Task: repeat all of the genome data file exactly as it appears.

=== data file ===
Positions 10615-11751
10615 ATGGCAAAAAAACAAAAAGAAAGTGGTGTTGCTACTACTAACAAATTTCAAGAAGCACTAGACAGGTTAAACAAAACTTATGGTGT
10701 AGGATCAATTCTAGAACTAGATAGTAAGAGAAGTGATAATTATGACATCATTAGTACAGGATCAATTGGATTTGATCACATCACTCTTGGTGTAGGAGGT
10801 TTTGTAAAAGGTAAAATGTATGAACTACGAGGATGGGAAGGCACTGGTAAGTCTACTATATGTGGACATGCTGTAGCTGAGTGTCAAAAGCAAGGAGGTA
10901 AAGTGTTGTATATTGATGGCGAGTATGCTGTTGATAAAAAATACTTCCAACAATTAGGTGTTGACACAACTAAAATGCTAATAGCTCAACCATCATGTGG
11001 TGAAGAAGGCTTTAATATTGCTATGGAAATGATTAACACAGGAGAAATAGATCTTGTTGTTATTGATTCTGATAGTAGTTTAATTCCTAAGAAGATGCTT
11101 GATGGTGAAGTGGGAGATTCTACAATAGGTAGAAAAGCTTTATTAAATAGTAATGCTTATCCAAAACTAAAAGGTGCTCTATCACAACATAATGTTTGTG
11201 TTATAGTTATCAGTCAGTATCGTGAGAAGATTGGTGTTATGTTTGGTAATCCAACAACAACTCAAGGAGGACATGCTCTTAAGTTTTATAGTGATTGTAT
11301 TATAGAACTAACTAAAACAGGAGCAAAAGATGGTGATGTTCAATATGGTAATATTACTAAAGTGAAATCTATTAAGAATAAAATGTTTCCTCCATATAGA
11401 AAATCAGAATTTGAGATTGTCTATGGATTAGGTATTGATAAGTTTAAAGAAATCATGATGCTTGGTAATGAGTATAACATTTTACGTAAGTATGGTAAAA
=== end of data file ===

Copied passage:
Positions 10615-11751
10615 ATGGCAAAAAAACAAAAAGAAAGTGGTGTTGCTACTACTAACAAATTTCAAGAAGCACTAGACAGGTTAAACAAAACTTATGGTGT
10701 AGGATCAATTCTAGAACTAGATAGTAAGAGAAGTGATAATTATGACATCATTAGTACAGGATCAATTGGATTTGATCACATCACTCTTGGTGTAGGAGGT
10801 TTTGTAAAAGGTAAAATGTATGAACTACGAGGATGGGAAGGCACTGGTAAGTCTACTATATGTGGACATGCTGTAGCTGAGTGTCAAAAGCAAGGAGGTA
10901 AAGTGTTGTATATTGATGGCGAGTATGCTGTTGATAAAAAATACTTCCAACAATTAGGTGTTGACACAACTAAAATGCTAATAGCTCAACCATCATGTGG
11001 TGAAGAAGGCTTTAATATTGCTATGGAAATGATTAACACAGGAGAAATAGATCTTGTTGTTATTGATTCTGATAGTAGTTTAATTCCTAAGAAGATGCTT
11101 GATGGTGAAGTGGGAGATTCTACAATAGGTAGAAAAGCTTTATTAAATAGTAATGCTTATCCAAAACTAAAAGGTGCTCTATCACAACATAATGTTTGTG
11201 TTATAGTTATCAGTCAGTATCGTGAGAAGATTGGTGTTATGTTTGGTAATCCAACAACAACTCAAGGAGGACATGCTCTTAAGTTTTATAGTGATTGTAT
11301 TATAGAACTAACTAAAACAGGAGCAAAAGATGGTGATGTTCAATATGGTAATATTACTAAAGTGAAATCTATTAAGAATAAAATGTTTCCTCCATATAGA
11401 AAATCAGAATTTGAGATTGTCTATGGATTAGGTATTGATAAGTTTAAAGAAATCATGATGCTTGGTAATGAGTATAACATTTTACGTAAGTATGGTAAAA